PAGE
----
Please rectify this poor management.

    As far as I can see, the only way to reduce "cache bombs", filling up the entire neighborhood with park-and-grabs, would be to limit the number of caches one CO can have. Even then, some COs would just register several accounts to get around the problem, but I guess most COs would take the hint and not take every free position available.


    We all know the citation "When you go to hide a geocache, think of the reason you are bringing people to that spot. If the only reason is for the geocache, then find a better spot." But few care about that.

    • Upvote 2
  13. AFAIK HQ can do nothing, or little. They are responsible for what goes online, but the caches are our responsibility.


    We have had some cases of cache sabouteurs. One was in my home area, a kid who started stealing all caches (at least the asy ones). The solution was to make all caches premium and then the problem disappeared.


    Another case was a TB hotel, which was repeatedly sabotaged and quite a few TBs were lost. (My guess is that they are in the nearby bushes somewhere.) The solution was to move it and make it a bit harder to spot.


    A third case was a unique cache I made, and put in what I thought was a discrete place where nobody goes. First version, rather primitive, might look like trash. Muggled. OK, so I made a new, in a neat hand-made box. Content gone, box found smashed. Hopeless case, archived and made a new one in a tougher place, but not as unique any more. Felt so-so, but at least the saboteur didn't find anything more to destroy.


    Generally, the trick is to give the sabouteur nothing to sabotage for some time. Deactivate all caches and take them in. Here is one case where HQ could possibly help: To allow these caches to be inactive for extensive time, preferrably several months, so you don't have to archive and re-submit every single cache. Can HQ accept that?

    • Funny 1
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  14. On 4/27/2020 at 12:33 AM, WearyTraveler said:

    I saw a FB post the other day about a bison about 15’ in a tree!  Thru the thread, they’re saying that there are lots there and that they carry a telescoping pole.  My goodness - think about it - 15’ up in a tree.  

    15', that's feet, right? 4.5 meters. That's nothing! Or at least not much.


    To me, high caches are not "grr" but "wow!" (if they are not too hard). My latest cache is 10 meters up in a tree, and you can not use a pole, you must climb it. But you are not expected to use a ladder, no, it is ment for free climbing (I am not talking about T5's). Wonderful tree. I like free climbing caches a lot, with no need for ladders and rods. I am no great climber and not young, so I can't climb anything, but like those medium tough climbs.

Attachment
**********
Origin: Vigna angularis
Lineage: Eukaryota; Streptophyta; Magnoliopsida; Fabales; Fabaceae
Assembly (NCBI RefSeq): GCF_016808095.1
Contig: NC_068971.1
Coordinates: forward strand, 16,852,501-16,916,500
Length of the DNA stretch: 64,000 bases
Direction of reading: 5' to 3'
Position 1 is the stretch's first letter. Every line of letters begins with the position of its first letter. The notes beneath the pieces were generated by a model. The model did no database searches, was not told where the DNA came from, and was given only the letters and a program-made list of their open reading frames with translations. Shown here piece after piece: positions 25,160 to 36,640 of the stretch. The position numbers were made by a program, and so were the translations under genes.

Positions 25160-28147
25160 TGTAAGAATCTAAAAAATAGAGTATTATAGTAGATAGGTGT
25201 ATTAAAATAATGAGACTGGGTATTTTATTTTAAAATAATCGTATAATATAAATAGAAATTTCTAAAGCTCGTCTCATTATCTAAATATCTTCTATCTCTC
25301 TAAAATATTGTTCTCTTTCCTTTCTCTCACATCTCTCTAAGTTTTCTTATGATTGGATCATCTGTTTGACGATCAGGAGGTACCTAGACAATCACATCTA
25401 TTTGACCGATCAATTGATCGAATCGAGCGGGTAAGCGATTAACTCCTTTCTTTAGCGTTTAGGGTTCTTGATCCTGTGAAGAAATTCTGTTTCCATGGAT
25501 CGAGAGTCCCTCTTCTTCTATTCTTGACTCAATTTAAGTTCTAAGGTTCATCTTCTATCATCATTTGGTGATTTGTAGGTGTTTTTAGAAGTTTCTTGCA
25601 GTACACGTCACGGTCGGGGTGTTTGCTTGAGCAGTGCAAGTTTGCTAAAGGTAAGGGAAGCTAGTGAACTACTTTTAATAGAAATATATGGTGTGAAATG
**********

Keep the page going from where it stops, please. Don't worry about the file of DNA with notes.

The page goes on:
I see many advantages:

    • I find tree climbing to be fun and challenging.
    • It is a good exercise. Otherwise, the hobby will only train my legs.
    • The risk for muggling goes down a lot! (Tends to happen only if the tree gets cut down, unless it is popular with children of course.)
    • Tree climbing and mounting climbing caches are the ones that my children enjoy.

    But I strongly believe that they should only be logged by people who enjoy climbing. Those caches are a very small minority of caches so they should not pose a problem, they don't fill large areas. Most caches in my area are 1.5/1.5 or similar, simple caches at face height.


    It does happen that a CO has a strong tendency for a cache type that you don't like, be it hard mysteries, long Wherigo's, tree climbing, pole fishing... Then you just make some yourself of the kind you like and contribute to the variety.


    Sorry if I said this before but I felt it is relevant for the thread.

  15. 3 hours ago, barefootjeff said:

    The challenge cache I enjoyed the most was one that took me a year to complete (it required 24 finds with a D/T rating of 2/4), and there's another I've had half an eye on ever since it was published in 2015 but I'm still not even half way towards qualifying. It requires 40 finds each having the cliffs/falling rocks, scenic view and difficult climb attributes as well as being terrain 4 or higher, and for me it's almost the epitome of challenges. Sometimes the best things are those that take the longest time to achieve and where it's more about the journey than the destination.

    Only one year. :)


    The kinds that bother me are things like "full calendar" challenges and similar, not least with not so common types like multis. They take forever to fulfill and feel more like show-offs from the most experienced cachers than "challenges". Anyway, that was not what the thread was about, just a reason why I have trouble logging many new caches.

  16. On 4/16/2021 at 2:46 AM, barefootjeff said:

    So I'm wondering how many other long-term players have found themselves in a similar position of depleting their local supply of caches and how their involvement in the game has changed to accommodate that.